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Q J Exp Psychol B. 2004 Apr;57(2):97-132.

Experimental extinction in Pavlovian conditioning: behavioural and neuroscience perspectives.

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1
Psychology Department, Brooklyn College-CUNY, New York 11210, USA. andrewd@brooklyn.cuny.edu

Abstract

This paper reviews the behavioural and neuroscience literatures on extinction in Pavlovian conditioning with a view towards finding possible points of contact between these two often independent lines of investigation. Recent discoveries at the behavioural level indicate (1) that conditioned stimulus (CS)-unconditioned stimulus (US) associations specific in their sensory content are fully preserved during extinction, (2) that inhibitory stimulus-response associations appear to be learned during extinction, (3) that extinction is influenced by the level of activation of the US representation during nonreinforced trials, (4) that decreases in attention can influence conditioned performance during extinction, and (5) that contexts acquire an ability to modulate learning during both conditioning and extinction. Recent discoveries at the neural systems level suggest (1) that the hippocampus is important in context-specific learning during extinction, (2) that the prefrontal cortex is possibly important in long-term memory for extinction, (3) that the basolateral amygdala may be important in sustaining attention to a CS during extinction, (4) that NMDA receptors are important either in neural plasticity during extinction or by affecting the value of the US representation during extinction, and (5) that the GABAergic system may partially mediate inhibitory learning during extinction. It is concluded that both of these levels of analysis can benefit the other in the pursuit of a more comprehensive understanding of extinction.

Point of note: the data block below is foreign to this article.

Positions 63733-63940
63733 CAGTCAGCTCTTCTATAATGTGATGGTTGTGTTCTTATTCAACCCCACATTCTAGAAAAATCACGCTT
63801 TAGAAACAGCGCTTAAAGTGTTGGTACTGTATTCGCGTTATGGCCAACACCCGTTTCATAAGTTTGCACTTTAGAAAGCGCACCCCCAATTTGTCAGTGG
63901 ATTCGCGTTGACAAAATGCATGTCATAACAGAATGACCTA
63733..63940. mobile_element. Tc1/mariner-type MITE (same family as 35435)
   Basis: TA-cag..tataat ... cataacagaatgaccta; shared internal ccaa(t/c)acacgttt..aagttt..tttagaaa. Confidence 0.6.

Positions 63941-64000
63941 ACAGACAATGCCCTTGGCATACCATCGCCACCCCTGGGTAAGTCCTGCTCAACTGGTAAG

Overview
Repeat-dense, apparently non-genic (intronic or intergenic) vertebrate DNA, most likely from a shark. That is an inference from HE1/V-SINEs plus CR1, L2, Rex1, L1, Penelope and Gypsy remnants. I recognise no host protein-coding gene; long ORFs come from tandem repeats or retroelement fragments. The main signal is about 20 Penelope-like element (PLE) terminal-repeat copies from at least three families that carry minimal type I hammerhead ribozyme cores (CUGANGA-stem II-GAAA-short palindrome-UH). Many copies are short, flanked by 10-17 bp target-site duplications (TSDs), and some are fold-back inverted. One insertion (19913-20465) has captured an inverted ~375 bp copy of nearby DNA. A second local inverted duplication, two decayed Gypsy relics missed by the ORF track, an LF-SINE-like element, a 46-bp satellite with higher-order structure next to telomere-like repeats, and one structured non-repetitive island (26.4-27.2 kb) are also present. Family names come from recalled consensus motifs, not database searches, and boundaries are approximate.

PMID:
15204112
DOI:
10.1080/02724990344000097
[Indexed for MEDLINE]
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